Gretchen Rubin, in The Happiness Project: Why I Spent a Year Trying to Sing in the Morning, Clean My Closets, Fight Right, Read Aristotle, and Generally Have More Fun, spent a year pursuing the topic and the practice of happiness. She picked an area of focus each month and consciously worked on projects and habits related to that focus. What she focused on in January, I will focus on all year: Boost Energy. She did this by going to bed earlier, decluttering, organizing, exercising, and acting the way she wanted to feel and be.
In a virtuous circle, research shows, being happy energizes you, and at the same time, having more energy makes it easier for you to engage in activities – like socializing and exercise – that boost happiness. […] I know that when I feel energetic, I find it much easier to behave in ways that make me happy. […] I decided to tackle both the physical and mental aspects of energy.
To boost her energy and vitality, she resolved to go to bed earlier, start exercising, clear her messy office and bedroom closet, and accomplish a few procrastinated nagging to-do items.
I added one last resolution that combined the mental and the physical. Studies show that by acting as if you feel more energetic, you can become more energetic. I was skeptical, but it seemed worth a try.
Before I was pregnant with Geneva, I had finally – after 10 years of working at a homemaking groove and losing any groove with pregnancy and newborn stages – worked out a “reasonably clean home” routine that worked, found homes for everything, decluttered pretty thoroughly over the course of 3 moves, and figured out an exercise and diet routine that worked for my body and personality. These things do boost one’s energy and happiness, freeing up emotional, mental, and physical energy for other tasks, projects, and goals. Energy and happiness are not dead-end goals, pursued only for their own sakes, but ones that make other goals easier to accomplish.
So! Having finally working out the right habits at long last, and knowing I was prone to losing it all during pregnancy, surely I could just stick with it through one short stint of 9-10 months, right? The momentum would carry me through and this time I wouldn’t fall off the horse, crush the freshly turned leaves, and lose my groove. After all, it’s not like my pregnancies are difficult.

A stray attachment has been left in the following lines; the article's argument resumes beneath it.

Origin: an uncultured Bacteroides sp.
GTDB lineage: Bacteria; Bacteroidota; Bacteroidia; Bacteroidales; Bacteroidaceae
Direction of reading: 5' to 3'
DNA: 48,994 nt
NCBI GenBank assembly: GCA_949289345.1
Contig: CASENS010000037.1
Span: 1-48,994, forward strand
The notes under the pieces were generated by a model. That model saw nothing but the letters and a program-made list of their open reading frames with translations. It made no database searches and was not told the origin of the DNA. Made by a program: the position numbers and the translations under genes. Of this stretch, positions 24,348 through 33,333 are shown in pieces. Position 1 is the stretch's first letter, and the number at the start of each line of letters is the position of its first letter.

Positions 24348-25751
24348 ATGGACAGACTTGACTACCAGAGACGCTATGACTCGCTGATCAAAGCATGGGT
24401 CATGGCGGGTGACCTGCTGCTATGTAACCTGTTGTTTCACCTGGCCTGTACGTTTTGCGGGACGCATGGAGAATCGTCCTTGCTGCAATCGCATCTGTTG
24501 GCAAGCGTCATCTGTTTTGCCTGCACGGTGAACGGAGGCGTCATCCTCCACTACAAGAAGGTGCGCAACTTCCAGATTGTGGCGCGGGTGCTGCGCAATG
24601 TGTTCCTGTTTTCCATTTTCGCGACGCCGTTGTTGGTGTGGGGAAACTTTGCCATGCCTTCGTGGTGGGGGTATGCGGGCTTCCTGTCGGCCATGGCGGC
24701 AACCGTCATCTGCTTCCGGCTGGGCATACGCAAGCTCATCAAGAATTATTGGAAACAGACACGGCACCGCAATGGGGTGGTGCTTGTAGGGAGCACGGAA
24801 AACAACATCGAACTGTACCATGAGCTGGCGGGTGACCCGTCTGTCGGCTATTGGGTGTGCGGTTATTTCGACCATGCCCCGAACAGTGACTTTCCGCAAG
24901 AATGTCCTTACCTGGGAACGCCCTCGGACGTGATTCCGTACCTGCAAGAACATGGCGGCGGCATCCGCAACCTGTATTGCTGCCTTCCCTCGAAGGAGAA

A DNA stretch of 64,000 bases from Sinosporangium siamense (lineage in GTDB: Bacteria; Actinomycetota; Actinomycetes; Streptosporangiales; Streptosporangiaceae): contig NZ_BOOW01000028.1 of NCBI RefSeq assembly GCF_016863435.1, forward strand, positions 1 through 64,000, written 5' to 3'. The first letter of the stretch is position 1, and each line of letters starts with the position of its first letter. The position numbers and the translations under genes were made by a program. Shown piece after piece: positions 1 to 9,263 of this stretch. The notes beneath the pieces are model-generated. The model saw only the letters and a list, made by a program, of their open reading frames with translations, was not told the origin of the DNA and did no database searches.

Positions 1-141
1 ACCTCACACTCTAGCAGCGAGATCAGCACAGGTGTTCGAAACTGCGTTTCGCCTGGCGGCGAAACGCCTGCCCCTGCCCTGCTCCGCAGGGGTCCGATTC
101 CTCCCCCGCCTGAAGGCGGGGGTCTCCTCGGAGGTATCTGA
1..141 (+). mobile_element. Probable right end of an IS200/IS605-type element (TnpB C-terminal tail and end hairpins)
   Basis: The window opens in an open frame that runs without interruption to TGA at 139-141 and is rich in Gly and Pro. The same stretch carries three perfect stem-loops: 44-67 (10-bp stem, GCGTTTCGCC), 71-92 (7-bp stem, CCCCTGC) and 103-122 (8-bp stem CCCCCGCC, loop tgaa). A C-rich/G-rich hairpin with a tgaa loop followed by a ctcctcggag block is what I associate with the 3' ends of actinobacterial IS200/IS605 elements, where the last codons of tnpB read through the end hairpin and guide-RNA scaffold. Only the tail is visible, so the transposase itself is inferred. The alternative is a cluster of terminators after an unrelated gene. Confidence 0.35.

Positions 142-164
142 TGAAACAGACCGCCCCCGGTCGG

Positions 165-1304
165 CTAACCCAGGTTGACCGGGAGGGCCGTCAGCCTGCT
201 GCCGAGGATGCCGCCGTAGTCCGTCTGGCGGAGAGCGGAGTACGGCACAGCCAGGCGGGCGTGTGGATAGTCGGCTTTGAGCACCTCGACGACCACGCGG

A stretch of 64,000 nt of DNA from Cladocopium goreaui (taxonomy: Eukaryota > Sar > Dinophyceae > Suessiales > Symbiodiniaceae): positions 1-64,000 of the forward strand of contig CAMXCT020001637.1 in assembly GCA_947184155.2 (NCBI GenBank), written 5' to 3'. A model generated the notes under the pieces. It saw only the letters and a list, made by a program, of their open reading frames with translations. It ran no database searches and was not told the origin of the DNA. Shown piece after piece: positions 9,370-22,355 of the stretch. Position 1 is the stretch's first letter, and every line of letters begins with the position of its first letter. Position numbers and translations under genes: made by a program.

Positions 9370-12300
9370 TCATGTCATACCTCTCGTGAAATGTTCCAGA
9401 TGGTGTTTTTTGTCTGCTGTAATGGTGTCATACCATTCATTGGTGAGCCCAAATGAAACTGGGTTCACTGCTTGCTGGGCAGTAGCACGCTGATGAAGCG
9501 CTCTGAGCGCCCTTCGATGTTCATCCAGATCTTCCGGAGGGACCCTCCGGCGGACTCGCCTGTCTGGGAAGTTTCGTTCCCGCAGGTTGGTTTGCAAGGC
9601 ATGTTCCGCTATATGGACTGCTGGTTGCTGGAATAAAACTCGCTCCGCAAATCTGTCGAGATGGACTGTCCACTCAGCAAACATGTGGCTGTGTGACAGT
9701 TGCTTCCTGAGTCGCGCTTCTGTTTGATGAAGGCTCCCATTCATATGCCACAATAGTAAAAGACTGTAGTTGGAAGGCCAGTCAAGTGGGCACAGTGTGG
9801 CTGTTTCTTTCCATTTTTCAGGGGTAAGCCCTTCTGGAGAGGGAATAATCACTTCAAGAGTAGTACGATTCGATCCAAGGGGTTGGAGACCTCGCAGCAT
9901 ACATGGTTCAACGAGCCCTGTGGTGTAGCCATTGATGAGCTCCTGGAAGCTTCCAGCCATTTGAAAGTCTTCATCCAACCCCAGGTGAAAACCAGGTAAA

Here I am.
The only habit I have now is sitting on the couch and zoning out in front of my laptop screen. All those others? Lost but not forgotten.
And 2013 is the year they are to be found again.
I’ve set new year task-oriented goals and resolutions every year for the last few years, and generally meet about 60% of them (cough except for 2012; turns out my rate was 35%). That never discourages me. “Aim high and hit 60%” should be one of my mottos, I think. It’s generally how I roll.
But this year I’m going to try something different.
I’m going to lower my aim and try my hand at snipe shooting. Precision targeting is not my speciality, but after years of trying and trying and slowly, slowly making progress in managing myself and my home, I had been hitting close enough often enough at long last to see that it was worth the effort. Most of my attempts have been to completely overhaul the house, my attitude, and my routines. I begin with determination and soon either peter out or totally frazzle myself. This is the year I actually try to do it right and take it one small step at a time.
Organization, home management, health, and attitude are foundational skills, upon which, if they are laid down strong and straight, will support other goals and projects and ministries. So those habits are where I’ll direct my attention. I would like to work with our landscaping, have a cut flower garden, do more home decorating, come up with a good capsule wardrobe plan, raise chickens or ducks for eggs, and all sorts of other inspiring projects. But we continue to tread deeper into the homeschooling woods with 5th grade next year, which I can’t postpone, and which will require my energy and organization. It would be silly to put too much effort into my wardrobe until I’m the right size again (and it will likely take 18 months to get there), and in the same way, doing well what’s in front of me now should come before adding more projects or opportunities or responsibilities.
This is the year for establishing habits of organization, good attitudes, and health: Home energies.
To grow accustomed to putting things in their right places rather than putting them down (including appointments down on the calendar rather than in the back of my mind) will decrease stress and boost productivity.
To grow accustomed to responding to my children with kindness, humor, and grace rather than exasperation and snark will decrease the atmosphere’s stress and boost our enjoyment of our time here at home together. That time is just beginning for one, but is half over for another. It’s time to make the most of what time I have left, while I still have time to establish the predominant childhood memories and feelings my children experience.
To grow accustomed to both conserving and growing my energies through eating right, exercising, and resting well will decrease the physical stress and boost physical energy.
It’s difficult to juggle many responsibilities, but that difficulty increases exponentially when I’m scattered, grumpy, and sluggish. So addressing those areas is where I will begin.